First, MG Design sent dimensional mailers to 100 VIP prospects and clients that had registered for the show. The outside of the 2.5-by-5-inch box was covered in a crimson-red label featuring the MG Design logo and booth number, along with the text "What a great experience!" Inside, recipients discovered personalized invites to visit The MuG, along with small packages of ground coffee bearing labels that read "A Robust Blend of Services." The MG Design creative team included a pamphlet of exhibit photos, The MuG details, and key messages. Copy on one page touted the coffee experience: "Enjoy a great conversation over a great cup of coffee. Additional text explained that coffee service would be provided by Lemonjello's.
Second, MG Design launched a microsite (www.mgdesign.com/ex15) with a landing page containing all The MuG details as well as the company's booth number. It also featured the "What a Great Experience!" text and images from the VIP mailers. Other elements included a section promoting one of MG Design's own exhibit designers, Marc Schulte (who would be serving as resident coffeehouse musician); an online shopping area where attendees could order MG Design-branded coffee mugs, tumblers, and T-shirts; and a link for free exhibit-hall passes.
The purpose of the microsite was twofold: The company wanted to not only promote its presence at EXHIBITORLIVE, but also encourage at least five preregistered attendees to sign up for in-booth meetings with reps at the show. Therefore, the site boasted an appointment-scheduling service that allowed users to see all available slots and pick a time that worked best for them. As an added incentive, MG Design promised to reward those that scheduled meetings with $25 American Express gift cards when they showed up for their appointments.
Finally, to drive traffic to the site and spread the word about The MuG, MG Design included the microsite URL in its pre-show emails, which it sent to 856 recipients. The list comprised clients and prospects, leads from the previous year's show, and a smattering of preregistered attendees. The personalized eblasts contained copy promoting the Lemonjello's baristas, a giveaway to win a $500 American Express gift card, the meetings with MG Design account reps, and links to the complimentary exhibit-hall passes and appointment scheduler.
MG Design also handcrafted a social-media campaign to drench attendees in The MuG messaging. About three weeks prior to the show, the company posted invitations to visit The MuG on Facebook, Twitter, LinkedIn, and the official EXHIBITORLIVE event app. For example, it tweeted, "MG Invites #EXHIBITOR LIVE attendees to visit The MuG [Booth 1837] for a great cup of coffee and a great experience." Another message read, "Schedule an appointment with an MG Associate for a chance to win at #EXHIBITORLIVE mgdesign.com/ex15."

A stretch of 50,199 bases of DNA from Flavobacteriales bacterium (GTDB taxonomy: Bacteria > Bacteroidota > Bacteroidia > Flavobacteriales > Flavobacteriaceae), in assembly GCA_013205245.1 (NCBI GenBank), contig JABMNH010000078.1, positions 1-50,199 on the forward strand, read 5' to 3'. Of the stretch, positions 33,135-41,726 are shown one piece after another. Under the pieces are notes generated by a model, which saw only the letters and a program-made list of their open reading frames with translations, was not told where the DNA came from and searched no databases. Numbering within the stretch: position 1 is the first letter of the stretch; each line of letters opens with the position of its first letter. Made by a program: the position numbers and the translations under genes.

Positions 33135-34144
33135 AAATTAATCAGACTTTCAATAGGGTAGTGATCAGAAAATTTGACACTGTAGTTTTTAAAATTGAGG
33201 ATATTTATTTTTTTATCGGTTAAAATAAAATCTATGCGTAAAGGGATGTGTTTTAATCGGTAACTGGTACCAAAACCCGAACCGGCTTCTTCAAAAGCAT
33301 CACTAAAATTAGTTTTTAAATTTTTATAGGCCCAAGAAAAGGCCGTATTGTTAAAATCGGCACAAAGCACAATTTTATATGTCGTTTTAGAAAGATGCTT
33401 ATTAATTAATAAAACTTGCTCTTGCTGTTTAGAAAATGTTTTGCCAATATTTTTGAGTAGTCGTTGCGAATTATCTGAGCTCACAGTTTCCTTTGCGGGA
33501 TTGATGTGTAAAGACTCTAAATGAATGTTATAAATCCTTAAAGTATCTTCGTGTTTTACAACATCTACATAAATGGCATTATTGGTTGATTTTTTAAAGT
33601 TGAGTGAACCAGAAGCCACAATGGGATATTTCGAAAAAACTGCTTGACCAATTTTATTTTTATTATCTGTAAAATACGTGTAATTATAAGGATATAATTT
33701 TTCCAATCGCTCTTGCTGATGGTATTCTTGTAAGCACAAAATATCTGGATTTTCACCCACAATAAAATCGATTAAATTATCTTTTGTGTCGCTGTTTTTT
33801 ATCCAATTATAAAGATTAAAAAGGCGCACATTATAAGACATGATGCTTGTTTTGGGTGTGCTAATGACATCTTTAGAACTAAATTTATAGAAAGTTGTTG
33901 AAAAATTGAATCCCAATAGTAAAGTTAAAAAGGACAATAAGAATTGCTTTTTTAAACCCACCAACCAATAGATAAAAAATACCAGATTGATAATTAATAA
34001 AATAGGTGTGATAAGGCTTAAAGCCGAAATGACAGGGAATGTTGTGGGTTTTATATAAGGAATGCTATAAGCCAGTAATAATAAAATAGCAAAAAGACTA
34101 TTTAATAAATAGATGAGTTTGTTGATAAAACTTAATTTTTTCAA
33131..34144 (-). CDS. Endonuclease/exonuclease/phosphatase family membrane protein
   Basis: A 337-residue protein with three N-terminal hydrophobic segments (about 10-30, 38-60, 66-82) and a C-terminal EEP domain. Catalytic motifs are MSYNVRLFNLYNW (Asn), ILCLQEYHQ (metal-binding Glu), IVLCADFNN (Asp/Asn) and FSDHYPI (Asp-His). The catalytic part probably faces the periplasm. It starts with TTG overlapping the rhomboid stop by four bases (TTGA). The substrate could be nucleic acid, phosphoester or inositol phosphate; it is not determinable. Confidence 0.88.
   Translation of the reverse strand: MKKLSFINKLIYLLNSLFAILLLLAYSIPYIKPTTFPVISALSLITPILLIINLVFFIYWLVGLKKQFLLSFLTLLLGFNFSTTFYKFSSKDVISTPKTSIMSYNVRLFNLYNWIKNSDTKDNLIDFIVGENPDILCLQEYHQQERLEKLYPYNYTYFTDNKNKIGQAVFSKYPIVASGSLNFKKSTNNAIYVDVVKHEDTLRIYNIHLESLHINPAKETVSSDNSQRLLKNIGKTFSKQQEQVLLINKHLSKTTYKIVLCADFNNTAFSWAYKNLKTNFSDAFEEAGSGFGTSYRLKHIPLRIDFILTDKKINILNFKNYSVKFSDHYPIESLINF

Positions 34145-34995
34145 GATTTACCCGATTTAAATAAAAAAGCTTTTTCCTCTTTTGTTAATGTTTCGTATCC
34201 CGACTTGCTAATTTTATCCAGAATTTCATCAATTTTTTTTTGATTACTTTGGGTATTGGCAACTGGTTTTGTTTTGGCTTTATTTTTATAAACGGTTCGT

What's more, MG Design devised a tool kit of sorts that it gave booth staffers to add a mom-and-pop-style authenticity to the social-media communication. The kit included on-brand messaging and tips for posting on social-media sites so staffers could get in on the conversation using their own Twitter accounts, Facebook pages, and more to spread the MG Design love – without watering down The MuG's marketing potency.
To keep the buzz going, MG Design would employ the same social-media tactics while at the show, with its staffers posting daily photos and messages across all platforms, encouraging people to stop by The MuG for a latte on the house. It would also encourage people to post photos of themselves visiting The MuG, using the hashtag #mugmg.
Given the extensive pre-show marketing campaign, MG Design hoped attendees would be steeped in The MuG messaging. But as any exhibit marketer worth his or her cream and sugar knows, receiving a message is one thing; acting on it is quite another.
For added coffee-shop ambience, a musician (who also happened to be an MG Design employee) strummed away on his guitar and sang custom lyrics touting the company's various exhibit-design and -marketing services.
Brewed to Perfection
Brand ambassadors in red shirts invited attendees to The MuG, where two award-winning baristas from Lemonjello's Coffee in Holland, MI, served more than 600 cups of coffee.